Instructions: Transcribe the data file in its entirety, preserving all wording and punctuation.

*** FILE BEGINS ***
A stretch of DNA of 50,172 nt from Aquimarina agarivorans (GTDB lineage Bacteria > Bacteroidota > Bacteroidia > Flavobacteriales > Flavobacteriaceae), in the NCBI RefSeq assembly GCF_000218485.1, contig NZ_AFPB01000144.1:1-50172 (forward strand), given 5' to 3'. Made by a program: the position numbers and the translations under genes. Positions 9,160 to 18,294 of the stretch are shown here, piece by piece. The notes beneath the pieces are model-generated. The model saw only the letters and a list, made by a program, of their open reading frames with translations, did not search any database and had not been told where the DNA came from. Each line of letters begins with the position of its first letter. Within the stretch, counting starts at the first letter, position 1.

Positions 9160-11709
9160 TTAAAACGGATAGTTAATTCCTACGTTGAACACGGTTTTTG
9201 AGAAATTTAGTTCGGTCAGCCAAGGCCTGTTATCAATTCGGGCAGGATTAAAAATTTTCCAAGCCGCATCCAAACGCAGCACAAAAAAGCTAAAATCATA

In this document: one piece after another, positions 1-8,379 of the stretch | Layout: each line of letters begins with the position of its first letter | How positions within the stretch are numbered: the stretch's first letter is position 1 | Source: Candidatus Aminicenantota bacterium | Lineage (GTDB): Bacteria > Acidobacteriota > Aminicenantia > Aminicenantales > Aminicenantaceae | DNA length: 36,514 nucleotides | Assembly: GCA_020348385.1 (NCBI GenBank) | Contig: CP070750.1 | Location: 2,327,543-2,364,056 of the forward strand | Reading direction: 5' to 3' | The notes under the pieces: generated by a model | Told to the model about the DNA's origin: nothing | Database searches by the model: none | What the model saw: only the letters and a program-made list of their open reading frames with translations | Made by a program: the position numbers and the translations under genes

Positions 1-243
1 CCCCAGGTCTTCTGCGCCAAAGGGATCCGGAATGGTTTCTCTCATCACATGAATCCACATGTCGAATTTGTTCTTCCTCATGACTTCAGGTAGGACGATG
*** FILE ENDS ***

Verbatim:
A stretch of DNA of 50,172 nt from Aquimarina agarivorans (GTDB lineage Bacteria > Bacteroidota > Bacteroidia > Flavobacteriales > Flavobacteriaceae), in the NCBI RefSeq assembly GCF_000218485.1, contig NZ_AFPB01000144.1:1-50172 (forward strand), given 5' to 3'. Made by a program: the position numbers and the translations under genes. Positions 9,160 to 18,294 of the stretch are shown here, piece by piece. The notes beneath the pieces are model-generated. The model saw only the letters and a list, made by a program, of their open reading frames with translations, did not search any database and had not been told where the DNA came from. Each line of letters begins with the position of its first letter. Within the stretch, counting starts at the first letter, position 1.

Positions 9160-11709
9160 TTAAAACGGATAGTTAATTCCTACGTTGAACACGGTTTTTG
9201 AGAAATTTAGTTCGGTCAGCCAAGGCCTGTTATCAATTCGGGCAGGATTAAAAATTTTCCAAGCCGCATCCAAACGCAGCACAAAAAAGCTAAAATCATA

In this document: one piece after another, positions 1-8,379 of the stretch | Layout: each line of letters begins with the position of its first letter | How positions within the stretch are numbered: the stretch's first letter is position 1 | Source: Candidatus Aminicenantota bacterium | Lineage (GTDB): Bacteria > Acidobacteriota > Aminicenantia > Aminicenantales > Aminicenantaceae | DNA length: 36,514 nucleotides | Assembly: GCA_020348385.1 (NCBI GenBank) | Contig: CP070750.1 | Location: 2,327,543-2,364,056 of the forward strand | Reading direction: 5' to 3' | The notes under the pieces: generated by a model | Told to the model about the DNA's origin: nothing | Database searches by the model: none | What the model saw: only the letters and a program-made list of their open reading frames with translations | Made by a program: the position numbers and the translations under genes

Positions 1-243
1 CCCCAGGTCTTCTGCGCCAAAGGGATCCGGAATGGTTTCTCTCATCACATGAATCCACATGTCGAATTTGTTCTTCCTCATGACTTCAGGTAGGACGATG